# Direction of two points

Some high school math concept has been forgotten, so I ask here.

If I have two points `p1(x1,y1)`, `p2(x2,y2)`, the direction is `P1-->p2`, that's `p1` points to `p2`. To represent this direction by vector, is it `Vector(x2-x1,y2-y1)` or `Vector(x1-x2, y1-y2)`?

By the way, what is the purpose to normalize a vector?

## 2 Answers

• Answer 1: it is `Vector(x2-x1,y2-y1)`
• Answer 2: Normalizing means to scale the vector so that its length is 1. It is a useful operation in many computations, for example, normal vectors should be specified normalized for lighting calculations in computer graphics. The normalized vector of `v(x,y)` is `vn(x/Length(v), y/length(v))`.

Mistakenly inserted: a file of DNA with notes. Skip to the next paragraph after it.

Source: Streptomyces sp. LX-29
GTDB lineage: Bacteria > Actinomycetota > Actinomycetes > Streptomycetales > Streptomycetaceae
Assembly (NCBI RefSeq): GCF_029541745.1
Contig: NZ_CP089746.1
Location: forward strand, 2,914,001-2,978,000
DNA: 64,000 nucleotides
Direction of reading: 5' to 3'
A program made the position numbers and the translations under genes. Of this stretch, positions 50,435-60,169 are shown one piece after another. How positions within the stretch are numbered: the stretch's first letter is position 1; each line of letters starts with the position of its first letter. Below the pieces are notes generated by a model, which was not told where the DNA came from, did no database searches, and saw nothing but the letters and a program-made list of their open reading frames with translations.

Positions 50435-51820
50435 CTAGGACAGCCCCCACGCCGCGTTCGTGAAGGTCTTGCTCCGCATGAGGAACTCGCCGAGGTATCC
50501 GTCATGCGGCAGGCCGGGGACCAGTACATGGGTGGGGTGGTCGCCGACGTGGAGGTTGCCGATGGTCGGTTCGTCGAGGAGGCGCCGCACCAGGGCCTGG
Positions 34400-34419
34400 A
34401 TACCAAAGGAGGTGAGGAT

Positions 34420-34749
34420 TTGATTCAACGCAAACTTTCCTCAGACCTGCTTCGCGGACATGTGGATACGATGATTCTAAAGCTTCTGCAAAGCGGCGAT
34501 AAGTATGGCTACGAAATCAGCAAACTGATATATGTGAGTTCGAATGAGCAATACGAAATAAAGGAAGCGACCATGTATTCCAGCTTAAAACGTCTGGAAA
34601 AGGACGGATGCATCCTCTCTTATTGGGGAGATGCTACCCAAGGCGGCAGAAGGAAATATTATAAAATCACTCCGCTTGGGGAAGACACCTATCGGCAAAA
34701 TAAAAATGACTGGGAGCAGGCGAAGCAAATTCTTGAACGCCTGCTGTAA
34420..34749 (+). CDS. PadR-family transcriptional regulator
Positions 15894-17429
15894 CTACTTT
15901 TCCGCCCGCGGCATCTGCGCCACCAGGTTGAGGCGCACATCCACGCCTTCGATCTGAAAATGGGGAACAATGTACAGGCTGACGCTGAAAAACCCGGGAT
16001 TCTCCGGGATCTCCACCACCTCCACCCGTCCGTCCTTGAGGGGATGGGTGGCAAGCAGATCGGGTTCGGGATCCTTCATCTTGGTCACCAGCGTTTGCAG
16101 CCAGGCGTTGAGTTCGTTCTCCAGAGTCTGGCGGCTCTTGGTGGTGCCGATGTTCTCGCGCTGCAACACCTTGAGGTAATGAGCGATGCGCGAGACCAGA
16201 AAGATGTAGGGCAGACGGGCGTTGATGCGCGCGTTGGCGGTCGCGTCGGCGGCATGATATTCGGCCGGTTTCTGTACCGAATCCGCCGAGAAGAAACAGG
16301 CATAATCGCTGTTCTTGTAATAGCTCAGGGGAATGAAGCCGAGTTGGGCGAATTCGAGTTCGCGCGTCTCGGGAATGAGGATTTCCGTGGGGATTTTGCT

HTH

• Thank you! I got it:) – Mellon Mar 30 '11 at 9:33

A nice way to remember which way the subtraction goes is to think of what the vector actually does. Imagine vector v resting at p1, pointing and connecting to p2. This means that p1 + v = p2. Therefore, v = p2-p1.

• Good way to memorize! :) – Mellon Mar 30 '11 at 12:29